How often do your buyer clients inquire about homeowners insurance premiums before purchasing a certain property?

  • Often (38%, 6 Votes)
  • Seldom (31%, 5 Votes)
  • Never (19%, 3 Votes)
  • About half the time (13%, 2 Votes)

Total Voters: 16

Homeowners’ insurance is necessary to protect what is, for most people, the biggest asset in their portfolio. Without it, an accident or natural disaster can wipe it out completely, leaving them without shelter.

Naturally, coverage comes with a cost, called premiums  — and homeowners are seeing this cost increase significantly.  One might call it the climate-change inflation factor now calculated into insurance premiums.

Nationally, home insurance premiums increased 21% from 2021 to 2022, up from a 12% annual increase in the prior year, according to Policygenius.

At the state level, regions where natural disasters are becoming increasingly common saw the biggest jumps. For example, premiums jumped a whopping 68% over the past two years in hurricane-laden Florida.

Here in California, the average home insurance premium increased 11% from 2021 to 2022, amounting to an average annual increase of $117.

However, many insurers have simply abandoned California in recent months, since they refuse to insure homes in the wildfire-prone state. This includes major insurers who have either stopped or limited homeowners’ and renters’ insurance offerings, like:

  • USAA;
  • Farmers;
  • Allstate; and
  • State Farm.

Thus, California homeowners will continue to see home insurance premiums rise as they are left with fewer choices — as we know, reduced competition trends toward higher prices. (Often, that is the intended result of dropping out of a market, to return when premiums are juicer).

And yet, how did California — a state with notoriously high wildfire activity and now with fewer insurance options — pull off a (relatively) low 11% annual increase?

Related article:

Homeowners impacted by wildfires receive insurance protection


California’s home insurance laws butt up against the private market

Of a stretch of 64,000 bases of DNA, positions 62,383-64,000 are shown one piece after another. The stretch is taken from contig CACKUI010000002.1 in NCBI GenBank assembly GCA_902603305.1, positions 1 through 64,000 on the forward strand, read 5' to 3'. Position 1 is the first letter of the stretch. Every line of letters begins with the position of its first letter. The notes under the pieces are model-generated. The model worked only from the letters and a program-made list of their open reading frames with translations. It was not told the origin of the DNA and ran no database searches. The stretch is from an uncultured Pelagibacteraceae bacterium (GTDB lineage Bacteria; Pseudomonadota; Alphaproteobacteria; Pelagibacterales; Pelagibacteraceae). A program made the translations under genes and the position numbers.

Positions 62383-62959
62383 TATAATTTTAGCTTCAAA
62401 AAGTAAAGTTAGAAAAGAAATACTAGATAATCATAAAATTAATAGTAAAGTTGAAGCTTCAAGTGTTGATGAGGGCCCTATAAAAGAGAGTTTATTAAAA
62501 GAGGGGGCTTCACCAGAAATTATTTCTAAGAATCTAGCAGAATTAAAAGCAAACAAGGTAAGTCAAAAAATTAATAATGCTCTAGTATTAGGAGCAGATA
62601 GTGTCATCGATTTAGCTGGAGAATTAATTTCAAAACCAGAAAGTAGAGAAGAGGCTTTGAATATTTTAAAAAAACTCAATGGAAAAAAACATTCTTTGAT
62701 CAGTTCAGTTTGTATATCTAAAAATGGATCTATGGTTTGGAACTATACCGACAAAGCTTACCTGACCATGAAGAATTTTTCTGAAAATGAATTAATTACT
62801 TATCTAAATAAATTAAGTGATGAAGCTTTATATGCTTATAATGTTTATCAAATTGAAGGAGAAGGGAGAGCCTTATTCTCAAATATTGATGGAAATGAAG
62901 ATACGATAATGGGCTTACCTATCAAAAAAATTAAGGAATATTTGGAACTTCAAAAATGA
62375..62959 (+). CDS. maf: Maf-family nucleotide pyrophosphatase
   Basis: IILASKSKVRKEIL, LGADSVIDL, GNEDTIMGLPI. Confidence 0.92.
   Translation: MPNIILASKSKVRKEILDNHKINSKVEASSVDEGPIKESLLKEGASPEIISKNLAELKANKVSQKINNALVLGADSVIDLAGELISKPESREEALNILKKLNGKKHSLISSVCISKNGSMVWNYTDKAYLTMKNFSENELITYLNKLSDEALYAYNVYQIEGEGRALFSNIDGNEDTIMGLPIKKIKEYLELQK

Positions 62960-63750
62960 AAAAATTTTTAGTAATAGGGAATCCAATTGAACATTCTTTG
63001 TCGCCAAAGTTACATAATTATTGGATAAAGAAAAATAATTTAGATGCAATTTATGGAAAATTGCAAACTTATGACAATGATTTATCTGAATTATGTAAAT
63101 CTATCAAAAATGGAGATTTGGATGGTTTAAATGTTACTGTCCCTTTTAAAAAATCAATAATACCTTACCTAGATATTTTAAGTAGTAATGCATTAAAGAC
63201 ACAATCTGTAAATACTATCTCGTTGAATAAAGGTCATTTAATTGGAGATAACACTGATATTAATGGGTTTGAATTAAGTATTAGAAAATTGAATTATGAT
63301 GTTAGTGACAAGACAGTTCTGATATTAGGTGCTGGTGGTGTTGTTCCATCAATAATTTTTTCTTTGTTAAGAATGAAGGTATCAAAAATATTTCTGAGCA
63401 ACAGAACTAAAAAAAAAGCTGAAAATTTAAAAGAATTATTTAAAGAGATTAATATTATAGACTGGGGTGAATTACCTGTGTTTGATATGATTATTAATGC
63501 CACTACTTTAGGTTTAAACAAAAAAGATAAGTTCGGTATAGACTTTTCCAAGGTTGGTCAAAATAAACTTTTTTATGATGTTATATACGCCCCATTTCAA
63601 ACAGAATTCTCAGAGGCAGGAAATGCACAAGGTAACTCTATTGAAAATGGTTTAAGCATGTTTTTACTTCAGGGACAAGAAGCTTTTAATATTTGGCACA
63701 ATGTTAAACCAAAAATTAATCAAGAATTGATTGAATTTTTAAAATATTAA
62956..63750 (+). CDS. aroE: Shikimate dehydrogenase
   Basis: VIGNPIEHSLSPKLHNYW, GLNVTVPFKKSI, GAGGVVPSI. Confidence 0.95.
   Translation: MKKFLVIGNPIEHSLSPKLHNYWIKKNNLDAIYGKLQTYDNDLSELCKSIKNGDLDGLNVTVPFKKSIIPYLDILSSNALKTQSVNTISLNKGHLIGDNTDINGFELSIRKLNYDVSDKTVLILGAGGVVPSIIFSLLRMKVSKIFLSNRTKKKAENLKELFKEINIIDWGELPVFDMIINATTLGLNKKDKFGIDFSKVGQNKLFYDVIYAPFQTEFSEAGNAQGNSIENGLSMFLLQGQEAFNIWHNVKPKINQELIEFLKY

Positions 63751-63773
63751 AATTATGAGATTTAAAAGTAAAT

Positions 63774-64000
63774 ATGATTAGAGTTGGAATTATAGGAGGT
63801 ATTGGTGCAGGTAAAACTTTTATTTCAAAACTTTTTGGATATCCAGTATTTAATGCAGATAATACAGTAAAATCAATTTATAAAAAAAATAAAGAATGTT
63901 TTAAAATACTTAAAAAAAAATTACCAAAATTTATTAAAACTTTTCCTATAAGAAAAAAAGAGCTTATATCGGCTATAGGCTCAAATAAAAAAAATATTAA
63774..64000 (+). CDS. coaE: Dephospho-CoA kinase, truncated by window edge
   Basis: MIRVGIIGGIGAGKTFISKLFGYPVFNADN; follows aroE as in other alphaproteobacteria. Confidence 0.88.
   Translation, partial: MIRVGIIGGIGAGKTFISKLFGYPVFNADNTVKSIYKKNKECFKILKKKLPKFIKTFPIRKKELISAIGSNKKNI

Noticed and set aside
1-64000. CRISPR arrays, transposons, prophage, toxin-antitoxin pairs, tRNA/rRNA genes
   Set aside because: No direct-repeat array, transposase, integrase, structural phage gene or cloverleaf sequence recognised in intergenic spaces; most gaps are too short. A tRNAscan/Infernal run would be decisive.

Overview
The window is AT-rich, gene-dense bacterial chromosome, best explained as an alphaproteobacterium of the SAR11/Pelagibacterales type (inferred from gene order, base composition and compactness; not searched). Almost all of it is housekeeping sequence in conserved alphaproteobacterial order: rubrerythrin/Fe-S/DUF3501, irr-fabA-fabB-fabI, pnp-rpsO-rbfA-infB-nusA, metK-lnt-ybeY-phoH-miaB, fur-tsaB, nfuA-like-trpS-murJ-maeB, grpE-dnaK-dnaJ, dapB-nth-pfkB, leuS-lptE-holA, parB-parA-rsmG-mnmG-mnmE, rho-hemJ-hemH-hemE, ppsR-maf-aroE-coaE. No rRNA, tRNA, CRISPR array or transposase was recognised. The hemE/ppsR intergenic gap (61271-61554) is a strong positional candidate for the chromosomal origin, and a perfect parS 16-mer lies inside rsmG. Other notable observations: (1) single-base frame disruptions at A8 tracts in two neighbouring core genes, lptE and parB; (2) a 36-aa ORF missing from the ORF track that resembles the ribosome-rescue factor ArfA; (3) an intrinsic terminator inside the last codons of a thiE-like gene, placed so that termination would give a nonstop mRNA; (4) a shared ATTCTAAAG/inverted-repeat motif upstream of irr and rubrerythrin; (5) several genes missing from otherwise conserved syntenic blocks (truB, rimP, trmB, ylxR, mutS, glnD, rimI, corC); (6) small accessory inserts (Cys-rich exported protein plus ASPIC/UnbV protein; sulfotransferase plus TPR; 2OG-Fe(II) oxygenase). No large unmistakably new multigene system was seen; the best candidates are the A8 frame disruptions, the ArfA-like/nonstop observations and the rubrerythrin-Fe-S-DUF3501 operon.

The answer lies in California legislation to limit insurance premium increases — a practice that both benefits homeowners by keeping premiums from skyrocketing, and harms consumers since fewer insurers are willing to play ball.

Proposition 103 was passed back in 1988 to limit annual insurance premium increases to no more than 7%. The only way around this is to go through an arduous approval process with the California Department of Insurance.

Thus, most insurers have been unable to increase premiums to match the rise in their costs to cover insured homeowners and renters impacted by California’s recent spate of wildfires and flooding. Further, emergency legislation is often passed in the aftermath of a major wildfire season to prevent insurers from not renewing insurance plans.

Fed up and with dwindling reserves, insurance providers are quietly exiting the state.

As a result, homeowners and renters alike are seeing their insurance options shrink dramatically.

In a last-ditch effort to win back fleeing insurance companies, California’s Governor issued an executive order in September 2023. This order calls for the Department of Insurance to:

  • adjust the insurance rate approval process to account for the increased risk of natural disasters since Prop 103 was originally passed (that climate-change inflation factor mentioned earlier);
  • improve the efficiency and transparency of the rate approval process; and
  • make it the Department’s goal to ensure long-term availability of property insurance options for Californians.

While the order doesn’t make any immediate or real changes to insurance options, it points to probable legislation to address Prop 103’s shortcomings in 2024. Keep an eye on firsttuesday’s Legislative Gossip page for more.

Real estate agents: are your clients able to find sufficient homeowners’ insurance coverage to close purchase transactions? Is this becoming a problem in the homebuying process and killing deals? Share your experience — and solutions — with other agents in the comments below!

Related article:

Nine-in-ten homebuyers weigh climate risks when choosing a home